R&B artist Mayne Champagne, stage name of Toronto-raised Jermaine Lawrence. Photo courtesy Mayne Champagne

Singer strikes back at those mocking faith

By  Anastasia Corkery, Youth Speak News
  • September 7, 2022

“It’s time to fight back for our Lord and Saviour Jesus Christ.”

Toronto-born singer-songwriter Jermaine Lawrence, 40, is known by the stage name Mayne Champagne. The R&B artist uttered these words as he sat down with Youth Speak News to discuss the inspiration behind his recent song “Vanity” and the impact he hopes to make with the tune socially and culturally. 

Growing up with a very religious mother, Champagne sang in the local choir of his Christian church. His lifelong passion for music stemmed from this bonding experience with his mother when he was young. 

Experiencing a difficult childhood largely without his father, Champagne told the CBC in an interview back in January 2020 that he began “hanging out with bad company,” drinking, drug-dealing and eventually taking part in robberies. Ultimately, he completed three different prison sentences for robbery and weapon possession, adding up to eight years between 1999 to 2013.

He developed his musical craft while incarcerated and devoted himself to it fully upon exiting imprisonment.

Observing the routine mockery of Christianity in secular entertainment — particularly the media targeted towards younger demographics — sparked his passion for speaking up in defence of the faith through his compositions.  

After witnessing Grammy-winning rapper Kendrick Lamar at the Glastonbury Festival in England wear a crown of thorns and chant, “They judge you, they judge Christ! Godspeed for women’s rights!” Champagne said he felt the need to respond in song.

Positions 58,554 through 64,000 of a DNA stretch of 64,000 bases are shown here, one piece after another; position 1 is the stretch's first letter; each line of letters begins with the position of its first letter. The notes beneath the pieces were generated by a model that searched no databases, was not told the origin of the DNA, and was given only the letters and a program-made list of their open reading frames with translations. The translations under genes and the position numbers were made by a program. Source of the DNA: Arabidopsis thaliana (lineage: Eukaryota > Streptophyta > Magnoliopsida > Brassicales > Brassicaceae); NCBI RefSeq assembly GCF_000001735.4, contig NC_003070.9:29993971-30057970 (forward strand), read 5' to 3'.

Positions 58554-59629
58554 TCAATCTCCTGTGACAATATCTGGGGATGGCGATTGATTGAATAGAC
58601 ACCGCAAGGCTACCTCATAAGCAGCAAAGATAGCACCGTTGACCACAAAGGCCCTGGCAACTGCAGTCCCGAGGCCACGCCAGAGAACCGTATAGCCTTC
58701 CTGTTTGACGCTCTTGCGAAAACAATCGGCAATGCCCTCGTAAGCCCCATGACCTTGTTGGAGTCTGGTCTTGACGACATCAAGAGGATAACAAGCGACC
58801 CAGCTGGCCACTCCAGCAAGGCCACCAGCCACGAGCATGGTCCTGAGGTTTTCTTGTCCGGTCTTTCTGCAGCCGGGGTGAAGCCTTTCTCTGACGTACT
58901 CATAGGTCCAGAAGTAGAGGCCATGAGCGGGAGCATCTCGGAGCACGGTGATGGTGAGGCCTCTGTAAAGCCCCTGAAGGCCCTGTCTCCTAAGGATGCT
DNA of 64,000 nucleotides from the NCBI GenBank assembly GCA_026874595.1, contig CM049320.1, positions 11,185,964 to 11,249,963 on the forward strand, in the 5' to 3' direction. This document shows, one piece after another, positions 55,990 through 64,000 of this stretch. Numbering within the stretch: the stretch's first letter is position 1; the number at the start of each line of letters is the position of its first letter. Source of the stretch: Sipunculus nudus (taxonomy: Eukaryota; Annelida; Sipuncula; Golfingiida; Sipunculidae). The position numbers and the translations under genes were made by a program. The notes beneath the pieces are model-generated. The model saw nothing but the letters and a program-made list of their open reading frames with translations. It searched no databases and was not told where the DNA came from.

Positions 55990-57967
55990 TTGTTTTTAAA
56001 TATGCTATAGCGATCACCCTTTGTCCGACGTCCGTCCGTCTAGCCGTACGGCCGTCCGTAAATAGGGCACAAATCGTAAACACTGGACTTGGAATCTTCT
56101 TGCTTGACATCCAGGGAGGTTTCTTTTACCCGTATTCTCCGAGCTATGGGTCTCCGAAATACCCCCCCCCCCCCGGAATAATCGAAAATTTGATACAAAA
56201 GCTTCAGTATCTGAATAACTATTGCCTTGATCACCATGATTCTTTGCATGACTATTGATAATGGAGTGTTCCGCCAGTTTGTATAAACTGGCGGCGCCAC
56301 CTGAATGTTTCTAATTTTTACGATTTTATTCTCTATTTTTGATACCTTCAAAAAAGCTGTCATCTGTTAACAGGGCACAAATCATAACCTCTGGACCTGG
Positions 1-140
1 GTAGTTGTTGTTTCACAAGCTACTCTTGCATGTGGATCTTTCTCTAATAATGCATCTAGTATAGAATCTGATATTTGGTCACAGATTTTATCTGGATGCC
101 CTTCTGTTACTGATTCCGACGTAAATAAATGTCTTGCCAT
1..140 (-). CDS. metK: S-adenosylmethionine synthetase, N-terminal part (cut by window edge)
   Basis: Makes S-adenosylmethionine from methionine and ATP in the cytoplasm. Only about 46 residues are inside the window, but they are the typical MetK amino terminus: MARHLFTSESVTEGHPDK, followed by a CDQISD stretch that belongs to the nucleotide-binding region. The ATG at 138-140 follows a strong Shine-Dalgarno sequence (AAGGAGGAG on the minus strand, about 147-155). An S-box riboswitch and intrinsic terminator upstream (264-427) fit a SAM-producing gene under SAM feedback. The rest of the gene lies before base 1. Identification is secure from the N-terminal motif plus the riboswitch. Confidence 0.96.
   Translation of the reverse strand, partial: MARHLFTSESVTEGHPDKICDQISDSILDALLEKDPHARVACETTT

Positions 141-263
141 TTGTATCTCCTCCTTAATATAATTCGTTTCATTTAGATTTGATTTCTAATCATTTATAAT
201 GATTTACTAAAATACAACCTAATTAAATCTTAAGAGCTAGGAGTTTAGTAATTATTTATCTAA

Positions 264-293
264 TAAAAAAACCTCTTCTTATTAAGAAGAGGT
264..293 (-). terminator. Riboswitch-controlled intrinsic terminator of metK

“Vanity” is a pro-life song that questions and ultimately rejects Lamar’s assumption that Jesus would be an advocate for abortion. 

After reading a HipHopDX pop-up article that provided a positive spin about how Lamar “stands up for women’s rights,” Champagne was compelled to respond. 

“I never thought of the issue of abortion until he mentioned it.” Lawrence added that while he “agrees with pro-lifers,” he wrote the song “more out of a spiritual conviction.” 

 “I sympathize with women’s rights, but this is a bigger issue — it is an issue of life and death.”

Champagne notes that Lamar’s insinuation of Jesus being pro-abortion “speaks to a bigger problem for the Christian faith and community being mocked and bullied at the expense of the mainstream society’s agenda.” In “Vanity,” Champagne speaks out against this mockery.

“I don’t expect everyone in the world to see eye to eye in what I or billions of Christians around the world believe in, but at the same time we should speak up if our faith is being mocked or pressured to follow ideologies that are contrary to the ways of Jesus and His teachings,” he said.

Champagne wants to articulate that this does not mean spreading hate.

“I don’t want people to misconstrue what I’m saying. Not condoning someone’s behaviour and hating someone are two different things.” 

He admits that “it’s easy to turn a blind eye to this. It’s the most convenient and easiest thing to do.” However, he urges people “to hold organizations and people accountable via social media for the mockery and the bullying of the Christian faith.” He hopes his song inspires Christian youth, in particular, to say, “enough is enough. You will not make a mockery of our religion for the sake of entertainment.”

The artist adds that speaking up for the truth in popular culture is not limited to musicians and encourages his audience to use the unique talents given to each of them by God.

“Whatever gift you have, (if) you believe in something, don’t let somebody else tarnish (that).” 

“Vanity” can be found on YouTube.

(Corkery, 20, will study English at Redeemer University in Hamilton, Ont.)

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